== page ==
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Atonement page 10 of 14

2Co 5:18-19  And all things are of God, who hath reconciled us to himself by Jesus Christ, and hath given to us the ministry of reconciliation; To wit, that God was in Christ, reconciling the world unto himself, not imputing their trespasses unto them; and hath committed unto us the word of reconciliation.

The Atonement

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somewhat in its influence, the theory continues to hold support, as evidenced by this declaration: “Thus penal substitution of Christ is the vital center of the atonement, the linchpin. . . ..”[23] Another theologian writes this strong affirmation: “In this book Schreiner makes a compelling case for substitutionary atonement from the biblical evidence, and his defense of penal substitution as an essential component of a proper view of the work of Christ is irrefutable.”[24]

            The basic premise of the penal substitution view is that all humans are guilty when compared to the just law of God because of our sins and depravity. We have no possible way to make restitution for our sins in a way that would satisfy the perfect and holy God. The penalty for our sins is death, or more to the point, eternal punishment and separation from God. “But God demonstrates his own love for us in this: While we were still sinners, Christ died for us” (Romans 5:8 NIV). Because of His great love for us, God sent His Son into the world to take the penalty (thus, penal) as our substitute. “The penal substitution view rightly heralds that human beings stand in debt before God and that they desperately need more than anything else in the world his forgiveness. Such forgiveness is secured through the cross and resurrection of Jesus Christ.”[25]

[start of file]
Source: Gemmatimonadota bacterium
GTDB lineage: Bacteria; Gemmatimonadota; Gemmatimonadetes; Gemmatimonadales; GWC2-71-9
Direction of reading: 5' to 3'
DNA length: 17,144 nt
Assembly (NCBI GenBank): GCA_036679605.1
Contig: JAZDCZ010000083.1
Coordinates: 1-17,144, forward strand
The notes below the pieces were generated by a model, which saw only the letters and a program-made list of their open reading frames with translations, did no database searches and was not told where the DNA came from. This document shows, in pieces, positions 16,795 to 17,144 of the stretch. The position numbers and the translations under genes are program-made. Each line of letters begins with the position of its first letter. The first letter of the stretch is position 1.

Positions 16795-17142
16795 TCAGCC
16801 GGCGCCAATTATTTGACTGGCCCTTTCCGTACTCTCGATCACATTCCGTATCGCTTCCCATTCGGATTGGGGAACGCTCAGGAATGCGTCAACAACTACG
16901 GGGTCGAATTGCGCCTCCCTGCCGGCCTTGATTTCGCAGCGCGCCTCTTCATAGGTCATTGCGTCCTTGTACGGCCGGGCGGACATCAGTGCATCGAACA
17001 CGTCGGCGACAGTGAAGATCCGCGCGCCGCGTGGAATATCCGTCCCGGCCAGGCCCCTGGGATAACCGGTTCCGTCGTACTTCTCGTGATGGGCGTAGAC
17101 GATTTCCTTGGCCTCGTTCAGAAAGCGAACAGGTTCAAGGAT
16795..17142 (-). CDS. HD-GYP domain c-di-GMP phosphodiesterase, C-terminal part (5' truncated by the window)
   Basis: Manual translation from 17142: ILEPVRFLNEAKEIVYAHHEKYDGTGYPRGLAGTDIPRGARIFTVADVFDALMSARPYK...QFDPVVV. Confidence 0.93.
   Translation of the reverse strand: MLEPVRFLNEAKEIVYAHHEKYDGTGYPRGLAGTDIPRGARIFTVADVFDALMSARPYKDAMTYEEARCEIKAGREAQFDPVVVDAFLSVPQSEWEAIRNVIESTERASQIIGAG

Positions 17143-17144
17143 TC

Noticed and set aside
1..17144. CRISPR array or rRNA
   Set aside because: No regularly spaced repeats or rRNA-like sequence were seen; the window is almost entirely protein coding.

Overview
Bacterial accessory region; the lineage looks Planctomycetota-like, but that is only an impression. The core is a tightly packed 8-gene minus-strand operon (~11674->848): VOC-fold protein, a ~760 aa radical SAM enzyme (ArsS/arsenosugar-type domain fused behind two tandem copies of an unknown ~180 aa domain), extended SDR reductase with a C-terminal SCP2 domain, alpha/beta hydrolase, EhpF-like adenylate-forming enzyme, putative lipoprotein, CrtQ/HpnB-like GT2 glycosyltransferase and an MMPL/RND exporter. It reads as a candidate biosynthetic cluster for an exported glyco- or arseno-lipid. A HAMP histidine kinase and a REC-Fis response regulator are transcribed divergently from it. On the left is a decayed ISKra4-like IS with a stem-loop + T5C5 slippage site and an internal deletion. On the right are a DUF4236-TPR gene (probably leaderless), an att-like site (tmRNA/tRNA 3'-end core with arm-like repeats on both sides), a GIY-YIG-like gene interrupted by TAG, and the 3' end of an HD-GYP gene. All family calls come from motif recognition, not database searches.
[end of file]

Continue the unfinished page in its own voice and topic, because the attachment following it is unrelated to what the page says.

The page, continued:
In short, Jesus paid the price (penalty) for our sins. With God’s righteous demands preserved completely through Christ and as an act of pure divine love, the sins of humankind are covered by Christ’s atonement. God’s love and justice are seen at the heart of atonement. “It may be helpful for us to see the penal substitutionary death of Christ in the context of God’s loving


[23] Roger Nicole, “Postscript on Penal Substitution,” in The Glory of Atonement: Biblical, Historical & Practical Perspectives: Essays in Honor of Roger Nicole, eds. Charles E. Hill and Frank A. James III, (Downers Grove, IL: InterVarsity Press, 2004), 451.
[24] Glenn R. Kreider, “Book Review: The Nature of the Atonement: Four Views,” Bibliotheca Sacra 165 (2008): 360.
[25] Thomas R. Schreiner, “Penal Substitution View,” in The Nature of the Atonement: Four Views, eds. James Beilby and Paul R. Eddy (Downers Grove, IL: InterVarsity Press, 2006), 70